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Friday, January 12, 2018

No such thing as a free lunch


I hear Roku in the living room. Miss Big Savings over Cable TV worked hard for her streaming, avoiding that great resource, information from those who know. Every time I questioned her on a price, a reason, alternatives, she consulted her phone and asked google. She is terrified service providers will learn she doesn’t know something. I know children must get over this reluctance to get on with life; however, I won’t overlook lack of facts.

In the course of installing Roku, I cancelled TV service and limited streaming to no more than ten dollars a month, the price differential of TV versus Roku. That meant downgrading Roku to $7.99 basic, not the $10.99 service selected. I could go on, but I had Laura in information overload, and quit when I had to explain “there’s no such thing as a free lunch.”

Our second ice storm of the week is in progress. School was cancelled again today, the fourth time since the new year commenced. I have no problem with that; whether on city sidewalks or township berms, little kids need to walk home from their school bus stop, and it takes too much experience and chutzpah for them to navigate ice.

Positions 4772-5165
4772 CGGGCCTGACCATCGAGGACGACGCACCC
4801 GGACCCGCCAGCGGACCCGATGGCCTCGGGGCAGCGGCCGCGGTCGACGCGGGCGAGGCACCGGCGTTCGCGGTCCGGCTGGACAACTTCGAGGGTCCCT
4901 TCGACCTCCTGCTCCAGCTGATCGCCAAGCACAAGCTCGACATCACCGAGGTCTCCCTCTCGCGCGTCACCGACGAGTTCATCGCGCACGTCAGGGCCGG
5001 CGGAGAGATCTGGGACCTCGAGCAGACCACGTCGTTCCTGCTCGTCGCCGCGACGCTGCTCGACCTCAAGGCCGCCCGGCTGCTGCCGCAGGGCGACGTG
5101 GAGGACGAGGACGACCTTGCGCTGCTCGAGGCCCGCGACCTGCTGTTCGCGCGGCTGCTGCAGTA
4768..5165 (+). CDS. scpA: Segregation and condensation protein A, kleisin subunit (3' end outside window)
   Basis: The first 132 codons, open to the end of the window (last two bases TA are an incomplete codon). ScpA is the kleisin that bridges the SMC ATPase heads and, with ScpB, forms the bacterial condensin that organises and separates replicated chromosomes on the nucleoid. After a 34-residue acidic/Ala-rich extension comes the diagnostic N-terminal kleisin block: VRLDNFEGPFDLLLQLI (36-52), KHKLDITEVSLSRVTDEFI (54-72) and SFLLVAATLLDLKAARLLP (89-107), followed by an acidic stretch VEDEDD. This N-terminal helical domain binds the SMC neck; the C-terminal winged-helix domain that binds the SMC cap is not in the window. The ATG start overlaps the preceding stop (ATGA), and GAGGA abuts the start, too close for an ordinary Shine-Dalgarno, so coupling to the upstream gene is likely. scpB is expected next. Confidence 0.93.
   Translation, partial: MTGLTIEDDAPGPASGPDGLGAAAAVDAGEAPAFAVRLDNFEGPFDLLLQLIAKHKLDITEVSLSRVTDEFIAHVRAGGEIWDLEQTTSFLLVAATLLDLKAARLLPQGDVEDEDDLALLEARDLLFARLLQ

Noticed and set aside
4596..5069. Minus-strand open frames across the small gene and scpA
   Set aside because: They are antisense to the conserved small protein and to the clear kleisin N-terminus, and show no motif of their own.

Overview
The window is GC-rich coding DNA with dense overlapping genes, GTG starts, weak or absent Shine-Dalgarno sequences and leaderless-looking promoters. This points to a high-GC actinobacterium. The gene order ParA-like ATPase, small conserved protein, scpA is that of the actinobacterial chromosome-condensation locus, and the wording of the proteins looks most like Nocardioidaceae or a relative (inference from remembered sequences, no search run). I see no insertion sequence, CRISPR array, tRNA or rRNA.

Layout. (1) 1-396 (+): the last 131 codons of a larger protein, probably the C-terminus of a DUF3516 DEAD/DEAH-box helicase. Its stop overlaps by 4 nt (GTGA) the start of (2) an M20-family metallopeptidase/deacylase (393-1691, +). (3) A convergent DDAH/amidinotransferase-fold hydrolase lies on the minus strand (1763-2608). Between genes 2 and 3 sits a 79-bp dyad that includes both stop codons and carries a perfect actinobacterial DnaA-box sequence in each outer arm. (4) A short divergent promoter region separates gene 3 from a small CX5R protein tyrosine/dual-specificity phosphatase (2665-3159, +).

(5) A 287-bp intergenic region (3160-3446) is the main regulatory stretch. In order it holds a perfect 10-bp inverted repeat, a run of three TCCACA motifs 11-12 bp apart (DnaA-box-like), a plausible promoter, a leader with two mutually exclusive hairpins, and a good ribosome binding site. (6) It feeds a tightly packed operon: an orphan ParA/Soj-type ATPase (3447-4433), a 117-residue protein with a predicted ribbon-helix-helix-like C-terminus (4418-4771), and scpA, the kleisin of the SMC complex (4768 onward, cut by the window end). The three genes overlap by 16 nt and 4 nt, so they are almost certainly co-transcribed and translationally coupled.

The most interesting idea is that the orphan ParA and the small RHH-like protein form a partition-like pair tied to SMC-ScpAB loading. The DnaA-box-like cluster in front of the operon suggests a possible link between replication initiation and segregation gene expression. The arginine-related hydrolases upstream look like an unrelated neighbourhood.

Earlier this week I had the much anticipated follow up appointment with the new neurologist. Together with his new MRI of my brain plus the record of all images from George Washington, which I signed a release for him to obtain, I expected him to second my opinion that I never had a seizure, probably never would, and could discontinue Keppra. I read the new MRI report, that basically said nothing evident except capillaries are getting old.

I left early. I could take the interstate, overshoot my target and backtrack a few miles, or take the valley road, always a pleasure. I’ve explained my valley roads, down the hill, over the river, up the hill. Except, these roads all are balanced on ridges, for want of real hill sides and interstate quality bridges when they were built, back in the day they were named for the farm on the property.

It was raining, temps were dropping. I expected slippery conditions and was prepared. At the bottom of Steels Corner Road, two cars were in collision heaps on each side of the T. On Akron Peninsula Road, four more cars were in separate collision heaps at Bath Road. Crossing the river at Bath, cars were off on the berm. I couldn’t tell why.